Miniature 3D glasses test vision in Praying Mantises and Cuttlefish
January 15, 2020 10:40 AM   Subscribe

How do mantises see in 3D? Researchers find out by gluing tiny 3D glasses to a mantis' face and showing the insect movies (Wired, with an embedded 10 minute video; Science News coverage; open access article from Nature Communications). That's great, but what about cephalopods? Scientists put 3D glasses on cuttlefish and showed them film clips. The results were surprising (CNN with embedded 1 minute video; New Scientist coverage; open access article from Science Advances | Neuroscience).
posted by filthy light thief (11 comments total) 13 users marked this as a favorite
 
Other animals with eyes that move independently rely on different mechanisms to work out distance. Chameleons figure it out from how much the lens has to change to focus an image. Many squid rely on a similar trick. They have a bump on their retina that lets them detect how quickly an image goes out of focus. Octopuses, meanwhile, probably can’t sense distance at all.

But Wardill suspected cuttlefish use the same method that we do, called stereopsis. To find out, he and his colleague Rachael Feord glued a Velcro strip to the heads of 14 European cuttlefish (Sepia officinalis) so they could quickly and easily attach red-green 3D glasses.

Three of the animals always removed the glasses when they were put back in the tank, but 11 tolerated them. Wardill and Feord carried out a series of tests with these cuttlefish, measuring how they positioned themselves and where they tried to grab the virtual shrimp as its apparent position was changed. The findings show that the cuttlefish rely on stereopsis.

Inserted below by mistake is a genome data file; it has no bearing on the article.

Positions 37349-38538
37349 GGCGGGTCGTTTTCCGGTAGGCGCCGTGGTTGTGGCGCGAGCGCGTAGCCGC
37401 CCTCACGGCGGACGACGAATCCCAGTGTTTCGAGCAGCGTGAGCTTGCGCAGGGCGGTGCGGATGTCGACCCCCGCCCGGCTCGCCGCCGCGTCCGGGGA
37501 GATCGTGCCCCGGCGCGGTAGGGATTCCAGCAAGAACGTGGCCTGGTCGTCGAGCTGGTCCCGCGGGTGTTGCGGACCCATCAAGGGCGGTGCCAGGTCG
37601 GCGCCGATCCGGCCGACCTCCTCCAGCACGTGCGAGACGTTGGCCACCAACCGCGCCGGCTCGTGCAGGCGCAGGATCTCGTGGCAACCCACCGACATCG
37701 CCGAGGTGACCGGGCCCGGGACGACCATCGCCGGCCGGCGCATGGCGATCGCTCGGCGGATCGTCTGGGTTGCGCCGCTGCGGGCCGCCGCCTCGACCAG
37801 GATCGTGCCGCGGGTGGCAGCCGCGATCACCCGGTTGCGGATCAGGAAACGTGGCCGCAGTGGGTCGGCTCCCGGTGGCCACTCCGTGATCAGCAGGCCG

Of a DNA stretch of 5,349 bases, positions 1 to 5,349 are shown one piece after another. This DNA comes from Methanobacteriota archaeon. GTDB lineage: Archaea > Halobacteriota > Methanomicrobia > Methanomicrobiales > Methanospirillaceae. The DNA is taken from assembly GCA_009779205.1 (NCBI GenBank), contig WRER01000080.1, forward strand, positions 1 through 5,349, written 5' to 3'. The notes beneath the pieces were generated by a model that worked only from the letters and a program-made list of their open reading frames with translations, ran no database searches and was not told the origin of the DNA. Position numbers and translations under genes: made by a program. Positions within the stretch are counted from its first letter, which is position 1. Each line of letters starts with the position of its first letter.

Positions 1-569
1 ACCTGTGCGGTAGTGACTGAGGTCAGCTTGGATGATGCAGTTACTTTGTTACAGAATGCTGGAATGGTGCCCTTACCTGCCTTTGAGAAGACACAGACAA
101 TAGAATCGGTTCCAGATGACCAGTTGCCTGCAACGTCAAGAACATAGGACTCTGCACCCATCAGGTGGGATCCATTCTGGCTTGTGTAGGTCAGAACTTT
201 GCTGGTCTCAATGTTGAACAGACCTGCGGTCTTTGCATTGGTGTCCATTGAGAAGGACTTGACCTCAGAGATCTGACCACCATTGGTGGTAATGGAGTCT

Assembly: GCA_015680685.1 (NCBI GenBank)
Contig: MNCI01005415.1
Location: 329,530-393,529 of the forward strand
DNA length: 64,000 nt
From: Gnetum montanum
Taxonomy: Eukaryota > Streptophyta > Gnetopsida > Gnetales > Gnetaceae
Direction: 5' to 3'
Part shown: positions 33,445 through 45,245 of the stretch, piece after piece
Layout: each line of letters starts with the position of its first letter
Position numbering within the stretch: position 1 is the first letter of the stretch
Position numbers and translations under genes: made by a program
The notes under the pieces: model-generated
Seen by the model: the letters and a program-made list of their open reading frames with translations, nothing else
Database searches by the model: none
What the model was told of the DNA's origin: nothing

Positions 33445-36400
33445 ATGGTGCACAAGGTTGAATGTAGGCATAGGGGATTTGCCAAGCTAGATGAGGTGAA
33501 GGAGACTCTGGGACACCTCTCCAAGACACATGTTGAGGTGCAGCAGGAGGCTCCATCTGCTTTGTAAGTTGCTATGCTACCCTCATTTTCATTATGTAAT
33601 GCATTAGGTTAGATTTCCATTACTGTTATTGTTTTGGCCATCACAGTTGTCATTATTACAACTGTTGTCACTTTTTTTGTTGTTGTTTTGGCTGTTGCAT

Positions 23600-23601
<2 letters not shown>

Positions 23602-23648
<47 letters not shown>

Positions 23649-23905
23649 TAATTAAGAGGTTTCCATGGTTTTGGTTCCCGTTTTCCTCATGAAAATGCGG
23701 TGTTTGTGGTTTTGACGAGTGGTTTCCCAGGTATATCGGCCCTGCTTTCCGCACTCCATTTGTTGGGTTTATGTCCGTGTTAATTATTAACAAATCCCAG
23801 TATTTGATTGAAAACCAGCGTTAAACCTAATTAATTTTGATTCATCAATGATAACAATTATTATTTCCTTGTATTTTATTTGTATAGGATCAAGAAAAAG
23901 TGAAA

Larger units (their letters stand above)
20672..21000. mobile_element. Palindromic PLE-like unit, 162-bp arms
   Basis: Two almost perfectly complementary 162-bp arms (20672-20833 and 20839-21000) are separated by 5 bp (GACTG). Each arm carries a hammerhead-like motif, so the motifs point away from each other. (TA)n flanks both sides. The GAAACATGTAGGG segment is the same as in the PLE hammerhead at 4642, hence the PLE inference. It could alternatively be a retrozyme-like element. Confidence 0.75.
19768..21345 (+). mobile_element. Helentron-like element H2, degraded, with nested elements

*dons 3D glasses*

Cool-thulu.
posted by mandolin conspiracy at 10:51 AM on January 15 [11 favorites]


And if you were worried or wondered: the team super glued Velcro to the skin of the cuttlefish. Then they fastened 3D glasses, with one red and one blue filtered lens, to the Velcro on the skin. The glue used on the cuttlefish lasted only a few days, and complied with institutional recommendations for cephalopods.

Not sure how the lenses were affixed to the praying mantises.
posted by filthy light thief at 10:53 AM on January 15 [6 favorites]


Dr. Clayton Forrester has gone too far this time.
posted by Servo5678 at 11:29 AM on January 15 [6 favorites]


“That's great, but what about cephalopods?”

I can't tell you how many times I've heard that question.
No, really.
posted by lothar at 11:47 AM on January 15 [4 favorites]


Metafilter: complied with institutional recommendations for cephalopods
posted by Huffy Puffy at 12:24 PM on January 15 [6 favorites]


Three out of fourteen cuttlefish agree: 3D movies suck.
posted by BeeDo at 1:07 PM on January 15 [7 favorites]


Conclusion: all test animals looked dope as hell.
posted by Mr. Bad Example at 1:08 PM on January 15 [4 favorites]


"My cuttlefish is dope."
"...d?"
"No."
posted by BeeDo at 1:23 PM on January 15 [2 favorites]


Metafilter: complied with institutional recommendations for cephalopods

While tastefully avoiding culinary recommendations: those are right out.
posted by not_that_epiphanius at 3:39 PM on January 15


Yeah, that's the problem. I really don't like to eat octopus and cuttlefish, but I will make exceptions in particular circumstances. As for squid, nom nom nom. The carnivore's dilemma, I guess.
posted by sjswitzer at 3:49 PM on January 15 [1 favorite]


Not sure how the lenses were affixed to the praying mantises.

Beeswax, basically. Little softened lump between the eyes and the lenses stuck right on.
posted by FatherDagon at 7:50 AM on January 16


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